England's charge for single-use plastic bags will double to 10 pence.
Currently, the bags are 5 pence and will go up to 10 pence on May 21. The charge on bags was introduced in major supermarkets in 2015 and new data shows the average person in England now buys just four single-use plastic bags a year from the main supermarkets, compared with 140 in 2014.
This equates to a 95 percent cut in plastic bag sales in major supermarkets
Along with the price hike, the plastic bag charge will be extended to all businesses in England to help further drive down sales. By extending the charge to all retailers, it is expected to decrease plastic bag purchases by 70-80 percent in small and medium-sized businesses.
United Kingdom Environment Minister Rebecca Pow is urging retailers of all sizes to prepare for the changes.
"As we work together to build back greener and strengthen our world-leading action to combat the scourge of plastic waste," she said.
Waste and Resources Action Programme (WRAP) found a shift in attitude toward plastic bags since the charge for bags was initiated, according to a May 7 report.
Of the 2,000 adults in England WRAP surveyed, it revealed those who were either strongly or slightly in favor of the charge when it was first introduced has risen to 73 percent from 69 percent.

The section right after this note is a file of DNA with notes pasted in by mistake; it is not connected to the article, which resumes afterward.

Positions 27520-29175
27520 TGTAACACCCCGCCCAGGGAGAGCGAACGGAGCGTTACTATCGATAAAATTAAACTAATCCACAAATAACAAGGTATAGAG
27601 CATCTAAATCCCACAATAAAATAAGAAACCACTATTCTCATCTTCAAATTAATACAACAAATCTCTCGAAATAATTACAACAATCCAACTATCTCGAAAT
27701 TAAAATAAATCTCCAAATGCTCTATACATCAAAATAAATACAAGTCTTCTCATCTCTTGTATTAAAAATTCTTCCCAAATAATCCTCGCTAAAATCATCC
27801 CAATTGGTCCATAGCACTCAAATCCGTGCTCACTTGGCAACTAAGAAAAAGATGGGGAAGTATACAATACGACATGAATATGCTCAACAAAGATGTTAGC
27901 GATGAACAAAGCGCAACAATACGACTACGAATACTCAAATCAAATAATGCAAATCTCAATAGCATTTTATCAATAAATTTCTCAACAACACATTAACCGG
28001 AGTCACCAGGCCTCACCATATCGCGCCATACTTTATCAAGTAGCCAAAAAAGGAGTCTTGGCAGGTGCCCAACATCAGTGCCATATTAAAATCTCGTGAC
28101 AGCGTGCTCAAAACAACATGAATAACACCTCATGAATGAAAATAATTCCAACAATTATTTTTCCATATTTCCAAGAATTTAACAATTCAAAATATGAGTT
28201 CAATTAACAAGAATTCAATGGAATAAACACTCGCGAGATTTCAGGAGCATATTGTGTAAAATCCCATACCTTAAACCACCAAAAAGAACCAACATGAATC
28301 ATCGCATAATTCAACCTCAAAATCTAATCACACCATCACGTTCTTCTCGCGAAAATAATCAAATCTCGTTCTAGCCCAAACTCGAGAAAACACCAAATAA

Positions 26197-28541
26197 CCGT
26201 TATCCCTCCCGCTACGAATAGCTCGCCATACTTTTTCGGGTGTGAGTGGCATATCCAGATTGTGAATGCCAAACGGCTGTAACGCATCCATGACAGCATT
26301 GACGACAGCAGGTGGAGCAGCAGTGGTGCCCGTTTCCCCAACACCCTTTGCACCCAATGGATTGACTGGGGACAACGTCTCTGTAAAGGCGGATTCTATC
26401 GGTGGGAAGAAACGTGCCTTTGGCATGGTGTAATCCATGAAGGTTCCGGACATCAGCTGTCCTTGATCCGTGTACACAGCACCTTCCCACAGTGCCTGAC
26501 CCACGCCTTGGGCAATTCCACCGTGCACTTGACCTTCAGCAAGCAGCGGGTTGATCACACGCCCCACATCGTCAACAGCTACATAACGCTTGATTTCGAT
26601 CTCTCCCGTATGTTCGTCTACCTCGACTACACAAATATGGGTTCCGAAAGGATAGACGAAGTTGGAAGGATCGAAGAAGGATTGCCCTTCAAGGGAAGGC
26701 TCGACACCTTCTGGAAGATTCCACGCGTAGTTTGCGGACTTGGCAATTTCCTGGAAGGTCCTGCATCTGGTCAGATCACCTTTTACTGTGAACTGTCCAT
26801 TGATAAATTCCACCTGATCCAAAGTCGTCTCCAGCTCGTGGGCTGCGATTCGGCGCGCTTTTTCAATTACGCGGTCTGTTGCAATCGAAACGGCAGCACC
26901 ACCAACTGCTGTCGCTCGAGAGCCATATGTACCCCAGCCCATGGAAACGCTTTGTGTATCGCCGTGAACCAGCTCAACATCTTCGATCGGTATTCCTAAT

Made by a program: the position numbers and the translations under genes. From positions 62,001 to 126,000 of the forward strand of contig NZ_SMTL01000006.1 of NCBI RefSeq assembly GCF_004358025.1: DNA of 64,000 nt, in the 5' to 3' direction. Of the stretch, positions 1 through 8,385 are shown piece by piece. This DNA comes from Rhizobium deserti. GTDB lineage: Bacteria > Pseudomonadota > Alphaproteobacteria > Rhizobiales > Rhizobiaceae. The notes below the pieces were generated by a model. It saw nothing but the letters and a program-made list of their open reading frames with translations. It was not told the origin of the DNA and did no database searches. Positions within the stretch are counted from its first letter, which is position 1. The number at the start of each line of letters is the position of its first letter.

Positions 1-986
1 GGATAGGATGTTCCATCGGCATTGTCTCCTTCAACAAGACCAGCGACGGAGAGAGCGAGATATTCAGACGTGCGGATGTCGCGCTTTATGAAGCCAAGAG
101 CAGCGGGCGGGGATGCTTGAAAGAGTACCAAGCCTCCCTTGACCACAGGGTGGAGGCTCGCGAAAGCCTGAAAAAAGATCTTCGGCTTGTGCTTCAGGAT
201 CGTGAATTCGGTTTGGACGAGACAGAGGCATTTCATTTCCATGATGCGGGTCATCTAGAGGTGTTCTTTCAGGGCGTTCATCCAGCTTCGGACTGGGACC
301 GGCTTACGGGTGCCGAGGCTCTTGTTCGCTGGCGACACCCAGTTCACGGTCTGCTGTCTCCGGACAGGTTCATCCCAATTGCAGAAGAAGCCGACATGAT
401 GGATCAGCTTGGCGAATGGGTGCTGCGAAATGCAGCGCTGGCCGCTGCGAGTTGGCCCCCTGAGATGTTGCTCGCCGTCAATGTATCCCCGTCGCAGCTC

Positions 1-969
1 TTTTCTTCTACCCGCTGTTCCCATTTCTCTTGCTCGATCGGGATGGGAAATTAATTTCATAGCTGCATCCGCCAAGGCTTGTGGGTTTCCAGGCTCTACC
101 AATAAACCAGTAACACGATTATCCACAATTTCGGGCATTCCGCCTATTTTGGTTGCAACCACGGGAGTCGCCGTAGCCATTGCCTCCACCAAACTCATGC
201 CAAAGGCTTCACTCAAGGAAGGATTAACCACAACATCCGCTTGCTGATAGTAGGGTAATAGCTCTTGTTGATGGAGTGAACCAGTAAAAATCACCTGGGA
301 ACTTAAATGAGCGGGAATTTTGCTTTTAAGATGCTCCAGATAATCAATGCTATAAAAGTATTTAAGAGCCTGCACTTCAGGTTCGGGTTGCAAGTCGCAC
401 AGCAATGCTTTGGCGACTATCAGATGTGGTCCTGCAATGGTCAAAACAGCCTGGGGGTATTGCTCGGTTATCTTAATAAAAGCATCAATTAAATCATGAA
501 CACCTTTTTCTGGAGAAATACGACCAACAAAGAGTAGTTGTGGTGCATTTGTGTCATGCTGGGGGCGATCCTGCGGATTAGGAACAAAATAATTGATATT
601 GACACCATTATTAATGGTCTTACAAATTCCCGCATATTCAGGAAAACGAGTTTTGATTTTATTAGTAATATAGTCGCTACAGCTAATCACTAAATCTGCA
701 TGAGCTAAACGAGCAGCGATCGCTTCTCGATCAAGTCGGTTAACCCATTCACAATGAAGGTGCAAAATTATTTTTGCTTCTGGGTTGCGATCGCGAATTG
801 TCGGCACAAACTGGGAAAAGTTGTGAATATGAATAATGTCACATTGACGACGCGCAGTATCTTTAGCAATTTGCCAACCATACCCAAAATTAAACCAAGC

Customers are changing their habits and more often using long-life bags made from more sustainable materials, the results showed.
Of those surveyed, 67 percent said they used a "bag-for-life" — either fabric or more durable plastic — to take their shopping home.
Just 14 percent said they used a single-use plastic carrier bag. Another 26 percent said they still sometimes purchase bags from the till when shopping for food — including 4 percent who said they "always" purchase.
The change shows a significant fall since 2014 before the charge was introduced, when more than half reported taking plastic carrier bags from the till.
Forty-nine percent of 18-34 year-olds said they purchase plastic bags at the till at least sometimes, compared to just 11 percent of those over 55.
In addition to the bag charge, environmental initiatives by the English government include a ban on microbeads in rinse-off personal care products and a ban on the supply of plastic straws, stirrers and cotton buds.
A plastic packaging tax will be introduced in April 2022 for products which do not have at least 30 percent recycled content. The government is also currently consulting on landmark reforms that will introduce a deposit return scheme for drinks containers and extended producer responsibility for packaging.